To protect people from falling prey to impersonation scams, YouTube unveiled a bunch of new rules this week, including the forcing of YouTube channels to show their subscriber count.
Aside from this, YouTube is limiting the channel’s ability to pick and set the number of special characters in its channel name, making it harder to make an impersonating name. Finally, there are stricter content moderation rules to submerge the spam comments to the bottom in that section, and probably not show them up to viewers.
Fighting Scams Based on Impersonation
Observing that scams based on impersonation are getting popular, YouTube is enforcing a new rule that’d limit the users’ ability to pick special characters for their channel name. This should make the formation of an impersonating name harder for the crooks, who’d otherwise make a name that’s close to popular accounts.
With the addition of Unicode characters into the available characters for naming something, scammers are leveraging this to exploit popular accounts and lure unsuspecting people to their scams. We’ve seen most happening in the cryptocurrency space, where scammers post an external link that may run a fake contest or bluntly ask users for sensitive data.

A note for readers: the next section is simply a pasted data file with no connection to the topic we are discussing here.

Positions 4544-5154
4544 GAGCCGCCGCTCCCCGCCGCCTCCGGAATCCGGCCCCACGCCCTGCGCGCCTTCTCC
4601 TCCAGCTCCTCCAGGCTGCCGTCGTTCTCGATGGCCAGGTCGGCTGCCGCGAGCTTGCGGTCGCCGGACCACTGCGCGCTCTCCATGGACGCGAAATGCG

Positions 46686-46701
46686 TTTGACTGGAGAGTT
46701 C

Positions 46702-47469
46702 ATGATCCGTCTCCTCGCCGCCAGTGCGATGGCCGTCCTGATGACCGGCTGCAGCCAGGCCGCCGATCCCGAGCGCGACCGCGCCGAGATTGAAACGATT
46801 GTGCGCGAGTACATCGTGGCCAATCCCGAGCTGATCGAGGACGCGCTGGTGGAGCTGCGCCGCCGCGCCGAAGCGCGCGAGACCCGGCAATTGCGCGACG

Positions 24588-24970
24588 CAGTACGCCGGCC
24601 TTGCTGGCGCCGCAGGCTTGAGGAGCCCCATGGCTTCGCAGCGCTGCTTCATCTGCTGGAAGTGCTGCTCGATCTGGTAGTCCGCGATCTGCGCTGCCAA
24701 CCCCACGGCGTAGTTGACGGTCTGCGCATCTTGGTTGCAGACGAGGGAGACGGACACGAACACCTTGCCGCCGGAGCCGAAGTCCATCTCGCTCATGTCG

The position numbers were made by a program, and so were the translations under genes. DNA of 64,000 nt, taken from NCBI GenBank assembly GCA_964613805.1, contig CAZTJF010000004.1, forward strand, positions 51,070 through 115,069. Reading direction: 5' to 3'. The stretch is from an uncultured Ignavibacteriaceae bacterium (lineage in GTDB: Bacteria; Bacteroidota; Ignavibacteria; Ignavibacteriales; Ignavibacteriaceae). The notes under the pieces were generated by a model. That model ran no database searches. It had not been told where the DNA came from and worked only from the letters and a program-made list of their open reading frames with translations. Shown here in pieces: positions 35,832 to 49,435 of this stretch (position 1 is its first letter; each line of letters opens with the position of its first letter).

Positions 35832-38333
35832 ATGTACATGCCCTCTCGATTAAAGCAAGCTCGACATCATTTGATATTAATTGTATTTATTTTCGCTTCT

Aside from this, YouTube is also forcing the channel operators to show their subscriber count publicly – making it one of the many metrics users can check to differentiate from a fake account. Thus, the more subscribers to an account, the more genuine it should seem.
And lastly, there are new “strict” automatic filters for moderating spam comments – aimed at reducing their visibility for the viewers in general – so having fewer chances of falling for scams. All these policies are triggered after YouTube received a lot of complaints on impersonation hacks, where people stupidly fall into crooks’ trap and blame the original account owners sometimes!
While the character restriction will only be applied to channel name updates going forward, the new comment moderation and displaying subscriber count are both being enforced already.